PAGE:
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Artist Profile: Sanaz “Sunny” Dillard

Expressing Beauty, Wisdom, and Love

By Ellen Samsell Salas

Always seeking truth, Persian-American artist Sanaz “Sunny” Mousavi Dillard has embraced risks and carved her own path. As a child, she was punished for portraying mullahs as thieves who steal people’s freedom. At 14, she navigated Tehran’s trains and buses, hoping to meet Hossein Elahi Ghomshei, the scholar and philosopher she had heard on the radio who would become her spiritual mentor. Freeing herself from an arranged marriage at 17, Dillard raised her son as a single mother while waiting 14 years to join her parents in Georgia.

In her quest to find and express truth, Dillard has studied Persian poetry and Greek philosophy as well as the works of American writers Emily Dickinson, Ralph Waldo Emerson, and Henry David Thoreau. Accomplished in watercolor and acrylic painting, the Woodstock resident has found inspiration in American folk art and in modern artists like Marc Chagall. Happily remarried and now the mother of two sons, Dillard also teaches watercolor and Persian calligraphy.

Abstract and surreal styles allow Dillard to find and express beauty, wisdom, and love.

“I don’t search for fame. I look into myself and look for art that has human values and accepts that imperfections, ugliness, and beauty are hand-in-hand in life,” said Dillard.

When beginning a work, Dillard sometimes is driven by an event that triggers emotion. Other times, as in her recent depiction of the Chicago skyline, she familiarizes herself with a subject, researching and living with it. But once she applies paint to canvas, she frees her imagination — her connection to the “divine force” within herself — and allows the work to take shape.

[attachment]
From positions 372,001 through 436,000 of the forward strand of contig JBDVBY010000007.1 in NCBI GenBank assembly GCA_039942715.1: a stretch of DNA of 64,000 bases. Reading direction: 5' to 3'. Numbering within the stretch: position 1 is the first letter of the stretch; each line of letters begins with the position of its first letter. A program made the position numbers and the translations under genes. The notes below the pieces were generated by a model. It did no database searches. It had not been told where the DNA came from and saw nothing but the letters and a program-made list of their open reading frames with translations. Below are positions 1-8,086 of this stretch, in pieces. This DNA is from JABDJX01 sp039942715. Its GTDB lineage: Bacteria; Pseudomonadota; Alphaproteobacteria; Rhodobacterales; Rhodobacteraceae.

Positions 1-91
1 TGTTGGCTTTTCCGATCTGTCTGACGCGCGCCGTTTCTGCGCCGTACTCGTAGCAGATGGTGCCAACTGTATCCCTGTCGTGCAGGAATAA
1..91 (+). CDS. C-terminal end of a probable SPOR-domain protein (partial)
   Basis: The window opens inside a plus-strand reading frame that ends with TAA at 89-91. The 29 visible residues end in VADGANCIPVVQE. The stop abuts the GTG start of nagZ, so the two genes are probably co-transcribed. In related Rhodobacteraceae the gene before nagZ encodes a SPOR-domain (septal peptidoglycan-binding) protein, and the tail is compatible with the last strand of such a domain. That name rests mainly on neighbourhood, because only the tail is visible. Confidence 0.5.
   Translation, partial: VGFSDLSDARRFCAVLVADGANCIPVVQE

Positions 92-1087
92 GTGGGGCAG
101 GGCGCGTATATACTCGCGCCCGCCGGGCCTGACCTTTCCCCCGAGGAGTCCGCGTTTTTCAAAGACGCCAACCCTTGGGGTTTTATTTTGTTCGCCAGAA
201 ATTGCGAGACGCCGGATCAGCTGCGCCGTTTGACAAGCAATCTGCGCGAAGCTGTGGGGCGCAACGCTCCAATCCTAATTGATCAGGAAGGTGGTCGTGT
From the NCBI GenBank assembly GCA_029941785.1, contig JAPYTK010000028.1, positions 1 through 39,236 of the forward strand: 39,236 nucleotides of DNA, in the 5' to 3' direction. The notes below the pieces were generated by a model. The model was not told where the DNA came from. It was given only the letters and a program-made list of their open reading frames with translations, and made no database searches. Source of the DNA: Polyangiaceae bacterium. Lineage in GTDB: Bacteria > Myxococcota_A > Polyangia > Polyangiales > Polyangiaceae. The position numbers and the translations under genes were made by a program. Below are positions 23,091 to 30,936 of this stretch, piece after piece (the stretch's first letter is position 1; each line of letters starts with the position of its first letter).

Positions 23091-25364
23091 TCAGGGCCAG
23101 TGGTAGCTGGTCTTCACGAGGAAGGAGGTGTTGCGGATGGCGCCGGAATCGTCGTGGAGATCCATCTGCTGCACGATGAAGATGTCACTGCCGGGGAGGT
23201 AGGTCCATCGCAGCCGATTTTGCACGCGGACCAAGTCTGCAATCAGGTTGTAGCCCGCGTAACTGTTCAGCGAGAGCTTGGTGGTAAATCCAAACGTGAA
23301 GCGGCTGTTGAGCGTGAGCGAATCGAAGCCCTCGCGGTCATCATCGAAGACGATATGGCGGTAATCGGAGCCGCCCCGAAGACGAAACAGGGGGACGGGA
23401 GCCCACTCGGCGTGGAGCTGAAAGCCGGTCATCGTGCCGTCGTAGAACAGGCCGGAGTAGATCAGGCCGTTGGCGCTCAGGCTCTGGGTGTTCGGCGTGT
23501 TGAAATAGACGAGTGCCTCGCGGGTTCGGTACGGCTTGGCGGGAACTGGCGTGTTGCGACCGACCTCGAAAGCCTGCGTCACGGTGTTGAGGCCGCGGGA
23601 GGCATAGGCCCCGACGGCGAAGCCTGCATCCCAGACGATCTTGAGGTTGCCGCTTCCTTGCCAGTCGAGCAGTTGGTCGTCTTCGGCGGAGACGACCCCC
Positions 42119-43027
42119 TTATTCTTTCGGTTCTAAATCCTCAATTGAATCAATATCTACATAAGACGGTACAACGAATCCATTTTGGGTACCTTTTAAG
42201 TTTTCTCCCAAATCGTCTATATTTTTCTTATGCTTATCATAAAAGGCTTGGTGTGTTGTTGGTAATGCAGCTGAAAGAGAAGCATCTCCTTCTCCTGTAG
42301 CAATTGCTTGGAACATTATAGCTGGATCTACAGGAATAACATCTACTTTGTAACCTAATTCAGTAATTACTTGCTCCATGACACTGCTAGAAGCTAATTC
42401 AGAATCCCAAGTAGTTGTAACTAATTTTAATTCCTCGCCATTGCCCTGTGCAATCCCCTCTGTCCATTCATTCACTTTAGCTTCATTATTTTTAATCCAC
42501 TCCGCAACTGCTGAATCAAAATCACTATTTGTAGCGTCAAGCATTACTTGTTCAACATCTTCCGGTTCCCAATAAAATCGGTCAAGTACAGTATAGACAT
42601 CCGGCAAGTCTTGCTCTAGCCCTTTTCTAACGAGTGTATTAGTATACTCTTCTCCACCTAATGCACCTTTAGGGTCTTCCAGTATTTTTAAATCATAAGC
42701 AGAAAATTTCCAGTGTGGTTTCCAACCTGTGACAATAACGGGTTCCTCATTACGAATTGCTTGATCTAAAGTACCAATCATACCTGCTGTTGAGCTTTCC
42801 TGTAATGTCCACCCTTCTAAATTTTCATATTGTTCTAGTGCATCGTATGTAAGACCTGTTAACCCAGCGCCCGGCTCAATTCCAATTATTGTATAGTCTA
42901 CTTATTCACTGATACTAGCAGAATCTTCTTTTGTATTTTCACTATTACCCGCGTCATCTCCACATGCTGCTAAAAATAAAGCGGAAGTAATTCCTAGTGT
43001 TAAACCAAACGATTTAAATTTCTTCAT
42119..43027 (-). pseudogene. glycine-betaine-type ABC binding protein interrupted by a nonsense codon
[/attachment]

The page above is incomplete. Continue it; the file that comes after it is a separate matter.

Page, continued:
Most of Dillard’s paintings burst with bright hues such as magenta, yellow, green, and turquoise. Applying the paint to her canvas with brushes and palette knives, she creates rhythm and movement through the interplay of lines, crosshatching, smudges, and dripping. Colors, shapes, and textures dance and vibrate, moving the viewer’s eye. Sometimes, she applies the paint thickly to create bold textures and rich designs. Other times, she creates flat surfaces and achieves a transparent effect.

Deeply attuned to women’s struggle for equality, Dillard might depict female figures who blend with other elements, visible yet invisible, waiting to be found and celebrated. Other figures, animals, trees, leaves, flowers, and even text join her abstract strokes and shapes, creating layers of meaning that enable viewers to find their own connections to her art.

“When I paint, I am showing people my heart. It takes a lot of courage,” she explained. “The artist puts everything out there, hoping we can connect. I care about what the viewers think, but at the same time, I know, ‘This is me.’”

For more information or to view additional works by Dillard, please visit You may also connect with the artist on Facebook or Instagram @asheqart.